Resource Flavor

An object that you can define to describe what resources are available in a cluster.

Resources in a cluster are typically not homogeneous. Resources could differ in:

  • pricing and availability (for example, spot versus on-demand VMs)
  • architecture (for example, x86 versus ARM CPUs)
  • brands and models (for example, Radeon 7000 versus Nvidia A100 versus T4 GPUs)

A ResourceFlavor is an object that represents these resource variations and allows you to associate them with cluster nodes through labels, taints and tolerations.

Note: If the resources in your cluster are homogeneous, you can use an empty ResourceFlavor instead of adding labels to custom ResourceFlavors.

A sample ResourceFlavor looks like the following:

kind: ResourceFlavor
  name: "spot"
    instance-type: spot
  - effect: NoSchedule
    key: spot
    value: "true"
  - key: "spot-taint"
    operator: "Exists"
    effect: "NoSchedule"

You can use the field to reference a ResourceFlavor from a ClusterQueue in the .spec.resourceGroups[*].flavors[*].name field.

ResourceFlavor labels

Requires Kubernetes 1.23 or newer

To associate a ResourceFlavor with a subset of nodes of your cluster, you can configure the .spec.nodeLabels field with matching node labels that uniquely identify the nodes. If you are using cluster autoscaler (or equivalent controllers), make sure that the controller is configured to add those labels when adding new nodes.

To guarantee that the Pods in the Workload run on the nodes associated to the flavor that Kueue selected, Kueue performs the following steps:

  1. When admitting a Workload, Kueue evaluates the .nodeSelector and .affinity.nodeAffinity.requiredDuringSchedulingIgnoredDuringExecution fields in the PodSpecs of your Workload against the ResourceFlavor labels. ResourceFlavors that don’t match the node affinity of the Workload cannot be assigned to a Workload’s podSet.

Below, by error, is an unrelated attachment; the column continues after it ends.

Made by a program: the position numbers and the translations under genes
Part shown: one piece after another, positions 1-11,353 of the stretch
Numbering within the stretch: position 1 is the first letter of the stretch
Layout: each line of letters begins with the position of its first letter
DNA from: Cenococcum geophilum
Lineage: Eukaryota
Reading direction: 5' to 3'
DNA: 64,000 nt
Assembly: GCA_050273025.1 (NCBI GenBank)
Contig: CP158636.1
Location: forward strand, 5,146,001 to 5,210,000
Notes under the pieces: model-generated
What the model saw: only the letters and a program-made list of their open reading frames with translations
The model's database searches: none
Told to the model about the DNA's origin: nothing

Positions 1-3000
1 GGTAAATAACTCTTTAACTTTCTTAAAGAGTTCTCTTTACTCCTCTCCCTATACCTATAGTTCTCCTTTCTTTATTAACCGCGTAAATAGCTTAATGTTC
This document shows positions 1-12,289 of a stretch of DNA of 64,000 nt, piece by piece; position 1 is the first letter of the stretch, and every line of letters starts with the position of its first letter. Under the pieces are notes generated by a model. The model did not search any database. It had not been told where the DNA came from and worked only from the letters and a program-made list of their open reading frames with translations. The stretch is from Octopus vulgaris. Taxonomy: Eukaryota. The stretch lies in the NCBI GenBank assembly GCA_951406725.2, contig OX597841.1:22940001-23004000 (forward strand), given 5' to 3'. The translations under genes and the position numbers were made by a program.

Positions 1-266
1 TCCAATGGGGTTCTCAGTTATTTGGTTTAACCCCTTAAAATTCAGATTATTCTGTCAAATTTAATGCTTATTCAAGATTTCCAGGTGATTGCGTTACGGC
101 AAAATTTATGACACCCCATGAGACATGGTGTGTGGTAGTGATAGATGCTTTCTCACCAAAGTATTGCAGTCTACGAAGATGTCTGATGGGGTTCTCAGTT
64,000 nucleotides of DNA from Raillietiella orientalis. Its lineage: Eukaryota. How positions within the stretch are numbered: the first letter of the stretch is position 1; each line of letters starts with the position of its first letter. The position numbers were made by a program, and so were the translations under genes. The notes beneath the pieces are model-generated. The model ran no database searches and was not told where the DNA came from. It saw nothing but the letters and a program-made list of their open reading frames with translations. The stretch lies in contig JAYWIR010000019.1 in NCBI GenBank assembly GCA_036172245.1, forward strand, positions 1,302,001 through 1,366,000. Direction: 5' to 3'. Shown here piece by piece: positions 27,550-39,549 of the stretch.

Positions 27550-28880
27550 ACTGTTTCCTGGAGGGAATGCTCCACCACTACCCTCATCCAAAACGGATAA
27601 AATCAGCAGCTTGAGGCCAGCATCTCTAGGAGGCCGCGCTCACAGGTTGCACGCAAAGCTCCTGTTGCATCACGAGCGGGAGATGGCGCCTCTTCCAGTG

2. Once the Workload is admitted:

    • Kueue adds the ResourceFlavor labels to the .nodeSelector of the underlying Workload Pod templates. This occurs if the Workload didn’t specify the ResourceFlavor labels already as part of its nodeSelector.

      For example, for a batch/v1.Job, Kueue adds the labels to the .spec.template.spec.nodeSelector field. This guarantees that the workload’s Pods can only be scheduled on the nodes targeted by the flavor that Kueue assigned to the Workload.

    • Kueue adds the tolerations to the underlying Workload Pod templates.

      For example, for a batch/v1.Job, Kueue adds the tolerations to the .spec.template.spec.tolerations field. This allows that the workloads Pods to be scheduled on nodes having specific taints.

ResourceFlavor taints

To restrict the usage of a ResourceFlavor, you can configure the .spec.nodeTaints field. These taints should typically match the taints of the Nodes associated with the ResourceFlavor.

Taints on the ResourceFlavor work similarly to Node taints. For Kueue to admit a Workload to use the ResourceFlavor, the PodSpecs in the Workload should have a toleration for it. As opposed to the behavior for ResourceFlavor labels, Kueue does not add tolerations for the flavor taints.

Empty ResourceFlavor

If your cluster has homogeneous resources, or if you don’t need to manage quotas for the different flavors of a resource separately, you can create a ResourceFlavor without any labels or taints. Such ResourceFlavor is called an empty ResourceFlavor and its definition looks like the following:

kind: ResourceFlavor
  name: default-flavor

What’s next?